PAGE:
Verse 1. - God standeth in the congregation of the mighty; or, "in the congregation of God" - "the Divine assembly" (see Job 1:6; Job 2:1; Isaiah 6:1, 2, etc.). El, in the singular, can scarcely mean the "mighty ones of earth." He judgeth among the gods. He "holds a court of judgment in heaven, surrounded by the Divine ministers, who will execute his behests" (Canon Cook).
How long will ye judge unjustly, and accept the persons of the wicked? Selah.
Verse 2. - How long will ye judge unjustly? "The cry of the impatient Jehovah" (Cheyne); comp. Exodus 10:3; Exodus 16:28; Numbers 14:11, 27. And accept the persons of the wicked? Accepting men's persons is favouring them unduly on account of their position or outward circumstances. It was strictly forbidden in the Mosaic Law (see Deuteronomy 1:17; Deuteronomy 16:19; Leviticus 19:15).
Defend the poor and fatherless: do justice to the afflicted and needy.
Verse 3. - Defend the poor and fatherless; literally, judge them. "Do not deny them justice; do not refuse to hear their cause" (comp. Isaiah 1:23; Jeremiah 5:28). Do justice to the afflicted and needy. After consenting to hear their cause, be sure thou doest them justice. These commands are covert reproaches.
Deliver the poor and needy: rid them out of the hand of the wicked.
Verse 4. - Deliver the poor and needy. The poor were terribly oppressed, and needed "deliverance" (see Job 29:12; Isaiah 1:17; Isaiah 3:14, 15; Isaiah 58:6; Micah 3:2, 3). Rid them out of the hand of the wicked; or, rescue them.
They know not, neither will they understand; they walk on in darkness: all the foundations of the earth are out of course.
Verse 5. - They know not, neither will they understand. Scarcely "an aside from the indignant judge," as Professor Cheyne suggests, much less a remark interpolated by the poet (Ewald, Hitzig). Rather a complaint of human perversity, addressed by Jehovah to the angelic host who are present (ver. 1). It is not an accidental and excusable ignorance, but a wilful and guilty one that is spoken cf. They walk on in darkness. Loving darkness rather than light, because their deeds were evil (John 3:19), they walked in the way of darkness (Proverbs 2:13). All the foundations of the earth are out of course; rather, are shaken. The fundamental bases on which the life of man upon the earth rests, the very principles of morality, are shaken, and totter to their fail, when those whose place it is to administer justice pervert it and deal out injustice instead.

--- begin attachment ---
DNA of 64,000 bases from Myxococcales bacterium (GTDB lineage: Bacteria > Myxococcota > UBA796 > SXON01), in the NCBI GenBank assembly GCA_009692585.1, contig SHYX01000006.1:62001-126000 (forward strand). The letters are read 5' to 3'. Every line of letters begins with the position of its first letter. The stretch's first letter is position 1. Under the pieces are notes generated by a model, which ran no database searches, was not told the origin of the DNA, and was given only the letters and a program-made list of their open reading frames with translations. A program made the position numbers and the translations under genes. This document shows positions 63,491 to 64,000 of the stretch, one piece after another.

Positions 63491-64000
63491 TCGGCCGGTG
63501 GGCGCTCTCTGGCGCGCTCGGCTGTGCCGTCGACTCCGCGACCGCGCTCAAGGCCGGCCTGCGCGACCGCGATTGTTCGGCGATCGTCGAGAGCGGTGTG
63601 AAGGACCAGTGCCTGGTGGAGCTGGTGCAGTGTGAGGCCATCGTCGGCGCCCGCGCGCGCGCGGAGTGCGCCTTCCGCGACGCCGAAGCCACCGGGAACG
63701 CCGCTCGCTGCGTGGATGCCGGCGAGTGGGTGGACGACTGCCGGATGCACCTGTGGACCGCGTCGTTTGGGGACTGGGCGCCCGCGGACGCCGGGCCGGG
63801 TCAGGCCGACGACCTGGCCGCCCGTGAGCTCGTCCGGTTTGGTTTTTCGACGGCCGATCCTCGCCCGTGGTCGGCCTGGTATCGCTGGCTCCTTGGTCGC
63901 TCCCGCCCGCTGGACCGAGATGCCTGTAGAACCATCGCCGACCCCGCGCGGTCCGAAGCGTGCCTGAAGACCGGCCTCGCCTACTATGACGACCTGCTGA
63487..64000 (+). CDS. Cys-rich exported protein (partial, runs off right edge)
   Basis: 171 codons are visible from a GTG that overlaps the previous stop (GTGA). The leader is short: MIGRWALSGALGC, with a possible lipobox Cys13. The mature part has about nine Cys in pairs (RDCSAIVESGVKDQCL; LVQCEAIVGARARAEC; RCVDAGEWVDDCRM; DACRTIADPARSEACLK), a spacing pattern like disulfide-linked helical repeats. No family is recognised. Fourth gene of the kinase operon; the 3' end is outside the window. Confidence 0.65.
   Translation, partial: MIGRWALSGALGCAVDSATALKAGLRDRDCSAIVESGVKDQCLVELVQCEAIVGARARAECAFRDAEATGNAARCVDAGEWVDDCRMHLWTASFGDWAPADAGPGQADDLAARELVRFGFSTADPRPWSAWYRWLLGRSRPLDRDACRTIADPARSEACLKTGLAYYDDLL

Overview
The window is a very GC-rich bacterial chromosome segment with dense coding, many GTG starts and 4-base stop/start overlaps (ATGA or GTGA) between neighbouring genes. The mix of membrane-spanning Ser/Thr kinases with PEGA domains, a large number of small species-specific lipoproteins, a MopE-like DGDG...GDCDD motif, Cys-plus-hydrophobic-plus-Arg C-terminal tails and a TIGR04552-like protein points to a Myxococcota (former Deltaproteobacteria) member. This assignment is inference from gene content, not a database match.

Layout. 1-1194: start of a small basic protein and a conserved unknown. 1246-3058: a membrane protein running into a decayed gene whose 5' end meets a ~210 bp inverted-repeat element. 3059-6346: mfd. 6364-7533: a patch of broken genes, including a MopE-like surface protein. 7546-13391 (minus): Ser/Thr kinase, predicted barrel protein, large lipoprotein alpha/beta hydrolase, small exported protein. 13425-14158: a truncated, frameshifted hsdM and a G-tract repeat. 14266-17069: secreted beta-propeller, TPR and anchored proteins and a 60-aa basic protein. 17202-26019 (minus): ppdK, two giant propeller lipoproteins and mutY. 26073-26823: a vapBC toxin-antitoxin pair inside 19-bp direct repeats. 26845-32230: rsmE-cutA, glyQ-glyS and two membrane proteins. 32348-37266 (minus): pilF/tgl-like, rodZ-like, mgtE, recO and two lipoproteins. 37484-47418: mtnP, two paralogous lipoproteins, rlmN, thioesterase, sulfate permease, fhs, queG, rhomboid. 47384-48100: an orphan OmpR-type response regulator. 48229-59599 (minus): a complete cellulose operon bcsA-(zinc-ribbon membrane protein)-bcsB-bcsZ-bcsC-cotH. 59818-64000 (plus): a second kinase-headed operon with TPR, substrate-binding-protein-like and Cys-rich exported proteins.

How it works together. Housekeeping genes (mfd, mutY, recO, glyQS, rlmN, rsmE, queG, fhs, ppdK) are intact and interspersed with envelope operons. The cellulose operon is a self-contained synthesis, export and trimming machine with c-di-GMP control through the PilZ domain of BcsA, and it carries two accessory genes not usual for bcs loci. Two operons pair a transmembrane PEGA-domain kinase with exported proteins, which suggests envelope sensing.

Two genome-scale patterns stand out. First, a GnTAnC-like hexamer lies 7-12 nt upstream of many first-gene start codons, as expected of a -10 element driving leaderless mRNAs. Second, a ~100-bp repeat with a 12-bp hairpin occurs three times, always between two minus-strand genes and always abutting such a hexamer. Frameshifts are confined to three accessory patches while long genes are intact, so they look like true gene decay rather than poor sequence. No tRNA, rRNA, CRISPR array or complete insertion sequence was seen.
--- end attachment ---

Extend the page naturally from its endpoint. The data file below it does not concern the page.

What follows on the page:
I have said, Ye are gods; and all of you are children of the most High.
Verse 6. - I have said, Ye are gods; i.e. "in my Law I have called you gods" - I have given you this lofty name (see Exodus 21:6; Exodus 22:8, 9), since ye judge on my behalf, "as my representatives" (Deuteronomy 1:17; 2 Chronicles 19:6; Romans 13:1, 2). And all of you are children of the Most High. Not therefore "gods" in the strictest sense, but possessing a derived, and so a qualified, divinity.
But ye shall die like men, and fall like one of the princes.
Verse 7. - But ye shall die like men. The name of "gods," even the fact of your being representatives of God, shall not save you from condign punishment. Ye shall be punished with death, as other wicked men are punished (Psalm 73:18). And fall like one of the princes; i.e. come to an untimely end, as so many "princes" have done (see Joshua 12:9-24; Judges 1:7; Judges 3:21; Judges 7:25; Judges 8:21, etc.).
Arise, O God, judge the earth: for thou shalt inherit all nations.
Verse 8. - Arise, O God, judge the earth. The words of God (vers. 2-7) being ended, the psalmist calls upon him to proceed at once to judgment; but he does not limit the judgment to Israel's unjust judges. God is asked to "arise" and "judge the earth," i.e. the whole world (comp. Psalm 7:7, 8; Psalm 56:7; Psalm 59:5). For thou shalt inherit; or, "for thou dost inherit." "God is the King of all the earth" (Psalm 47:2), not of Israel only. All nations - the whole world - must be regarded as his possession or "inheritance."